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On the Return on Investment of Using Static Analysis Tools

NOV
09
2020
09. NOV 2020

Lecture electronica Conferences > electronica Medical Electronics Conference > Session 1: SAFETY, SECURITY & REGULATORY

15:00-15:30 h | Virtual

Medical software has to be developed in accordance to international norms like EN-60601 and IEC-62304, and national regulations, such as the German Medizinproduktegesetz, or the CfR and the FDA General Principles of Software Validation in the US. One important aspect is software validation and verification: functional safety and security of medical software has to be ensured. The requirements imposed by existing regulations not only include demonstrating functional correctness but also meeting quality requirements such as satisfying coding guidelines, demonstrating the absence of coding defects such as runtime errors and data races, and preventing resource exhaustion like stack overflows, or exceeding timing budgets. In addition, the code also should be free of cybersecurity vulnerabilities. To meet these quality requirements, the methodology of static analysis has gained increasing popularity. Static analysis does not require executing the software under analysis, but it computes information about all potential software executions from the program code itself. Depending on their level of rigor, static analyzers can detect such defects, or, in the case of sound static analyzers, even prove their absence. Using static analysis tools in the development process has advantages beyond the regulatory aspect. Since static analysis is a defect prevention mechanism which can be applied prior to testing, it contributes avoiding late-stage bug hunting, and it increases the efficiency of testing methods. Independent studies conducted in the past years give indications about the number of defects discovered after system release, and about the cost associated with them. To determine the Return on Investment of static analysis tool usage, the cost of tool usage has to be weighed up against positive effects on development efficiency and turn-around time as well as avoiding the cost of post-release defects including recalls or lawsuits. This presentation briefly summarizes the regulatory background, gives an overview of the different factors determining the profitability of applying static analysis techniques and illustrates them with practical examples and statistical data from recent years.

Subjects: Medical Electronics

Speaker: Daniel Kästner (AbsInt Angewandte Informatik)

Type: Lecture

Speech: English

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Medical software has to be developed in accordance to international norms like EN-60601 and IEC-62304, and national regulations, such as the German Medizinproduktegesetz, or the CfR and the FDA General Principles of Software Validation in the US. One important aspect is software validation and verification: functional safety and security of medical software has to be ensured. The requirements imposed by existing regulations not only include demonstrating functional correctness but also meeting quality requirements such as satisfying coding guidelines, demonstrating the absence of coding defects such as runtime errors and data races, and preventing resource exhaustion like stack overflows, or exceeding timing budgets. In addition, the code also should be free of cybersecurity vulnerabilities. To meet these quality requirements, the methodology of static analysis has gained increasing popularity. Static analysis does not require executing the software under analysis, but it computes information about all potential software executions from the program code itself. Depending on their level of rigor, static analyzers can detect such defects, or, in the case of sound static analyzers, even prove their absence. Using static analysis tools in the development process has advantages beyond the regulatory aspect. Since static analysis is a defect prevention mechanism which can be applied prior to testing, it contributes avoiding late-stage bug hunting, and it increases the efficiency of testing methods. Independent studies conducted in the past years give indications about the number of defects discovered after system release, and about the cost associated with them. To determine the Return on Investment of static analysis tool usage, the cost of tool usage has to be weighed up against positive effects on development efficiency and turn-around time as well as avoiding the cost of post-release defects including recalls or lawsuits. This presentation briefly summarizes the regulatory background, gives an overview of the different factors determining the profitability of applying static analysis techniques and illustrates them with practical examples and statistical data from recent years.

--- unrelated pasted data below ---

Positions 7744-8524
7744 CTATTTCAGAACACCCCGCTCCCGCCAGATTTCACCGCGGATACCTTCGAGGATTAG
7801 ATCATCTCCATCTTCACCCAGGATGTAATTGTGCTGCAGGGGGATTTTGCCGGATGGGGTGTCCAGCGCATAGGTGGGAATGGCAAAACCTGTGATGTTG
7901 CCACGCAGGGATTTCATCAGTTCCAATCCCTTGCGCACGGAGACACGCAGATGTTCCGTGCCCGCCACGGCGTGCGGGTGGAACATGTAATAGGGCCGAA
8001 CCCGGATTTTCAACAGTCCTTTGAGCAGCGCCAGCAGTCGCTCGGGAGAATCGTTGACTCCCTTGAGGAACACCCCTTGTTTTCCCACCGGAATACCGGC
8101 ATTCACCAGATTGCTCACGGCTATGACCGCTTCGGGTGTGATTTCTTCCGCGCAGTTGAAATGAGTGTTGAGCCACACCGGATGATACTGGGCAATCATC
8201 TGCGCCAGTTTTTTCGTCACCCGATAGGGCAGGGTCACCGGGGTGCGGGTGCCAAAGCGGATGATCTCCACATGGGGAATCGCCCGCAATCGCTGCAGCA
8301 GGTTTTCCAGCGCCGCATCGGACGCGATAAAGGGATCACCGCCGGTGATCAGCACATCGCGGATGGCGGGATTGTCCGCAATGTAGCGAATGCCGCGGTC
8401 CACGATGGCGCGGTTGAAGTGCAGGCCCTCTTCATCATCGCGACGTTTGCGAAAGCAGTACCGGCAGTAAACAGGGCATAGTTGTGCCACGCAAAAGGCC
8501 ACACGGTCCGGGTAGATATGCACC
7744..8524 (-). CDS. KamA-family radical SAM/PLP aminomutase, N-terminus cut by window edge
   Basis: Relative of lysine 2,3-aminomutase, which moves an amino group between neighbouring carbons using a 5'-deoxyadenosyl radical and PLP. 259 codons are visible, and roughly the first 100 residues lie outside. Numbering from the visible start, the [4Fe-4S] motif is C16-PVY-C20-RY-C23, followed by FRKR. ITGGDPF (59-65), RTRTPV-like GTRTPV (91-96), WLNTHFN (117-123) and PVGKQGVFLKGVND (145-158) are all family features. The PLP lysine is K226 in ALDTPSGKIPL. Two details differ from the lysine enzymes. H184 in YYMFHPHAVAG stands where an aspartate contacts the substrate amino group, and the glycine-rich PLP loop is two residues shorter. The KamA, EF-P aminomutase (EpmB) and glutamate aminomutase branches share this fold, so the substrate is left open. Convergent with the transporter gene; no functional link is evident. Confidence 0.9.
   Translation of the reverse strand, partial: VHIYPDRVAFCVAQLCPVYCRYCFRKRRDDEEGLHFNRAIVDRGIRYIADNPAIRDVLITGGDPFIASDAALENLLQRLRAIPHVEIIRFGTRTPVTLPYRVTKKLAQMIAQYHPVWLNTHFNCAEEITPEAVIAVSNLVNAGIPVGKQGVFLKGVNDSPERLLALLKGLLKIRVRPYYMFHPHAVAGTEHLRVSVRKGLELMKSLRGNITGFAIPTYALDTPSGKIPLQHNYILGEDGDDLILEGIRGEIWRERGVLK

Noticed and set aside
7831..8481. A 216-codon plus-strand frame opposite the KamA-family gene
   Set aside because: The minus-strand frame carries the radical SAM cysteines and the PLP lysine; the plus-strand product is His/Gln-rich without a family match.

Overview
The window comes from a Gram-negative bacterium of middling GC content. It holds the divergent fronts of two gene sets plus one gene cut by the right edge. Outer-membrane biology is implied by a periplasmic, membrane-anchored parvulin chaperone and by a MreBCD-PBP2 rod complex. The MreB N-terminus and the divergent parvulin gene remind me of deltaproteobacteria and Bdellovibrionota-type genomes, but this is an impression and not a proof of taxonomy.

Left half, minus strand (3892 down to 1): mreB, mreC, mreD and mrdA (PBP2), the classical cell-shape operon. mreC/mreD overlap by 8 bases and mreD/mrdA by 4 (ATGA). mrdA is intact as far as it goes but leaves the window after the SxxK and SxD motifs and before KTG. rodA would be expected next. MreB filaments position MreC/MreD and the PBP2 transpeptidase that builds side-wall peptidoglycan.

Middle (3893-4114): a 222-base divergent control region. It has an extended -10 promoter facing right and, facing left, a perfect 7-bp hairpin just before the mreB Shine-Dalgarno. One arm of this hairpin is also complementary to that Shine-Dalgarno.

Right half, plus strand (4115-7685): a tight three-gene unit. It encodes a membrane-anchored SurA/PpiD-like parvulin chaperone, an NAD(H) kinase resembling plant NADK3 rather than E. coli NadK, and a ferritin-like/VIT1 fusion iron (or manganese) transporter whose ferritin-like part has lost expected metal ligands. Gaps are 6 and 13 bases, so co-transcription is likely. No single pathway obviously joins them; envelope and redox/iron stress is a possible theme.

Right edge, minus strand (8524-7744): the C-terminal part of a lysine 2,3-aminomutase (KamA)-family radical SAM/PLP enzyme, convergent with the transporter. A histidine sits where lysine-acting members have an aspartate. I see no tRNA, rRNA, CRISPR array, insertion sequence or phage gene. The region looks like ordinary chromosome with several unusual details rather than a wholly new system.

Daniel Kästner

Daniel Kästner

AbsInt Angewandte Informatik

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Daniel Kästner

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Eingang
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ICM
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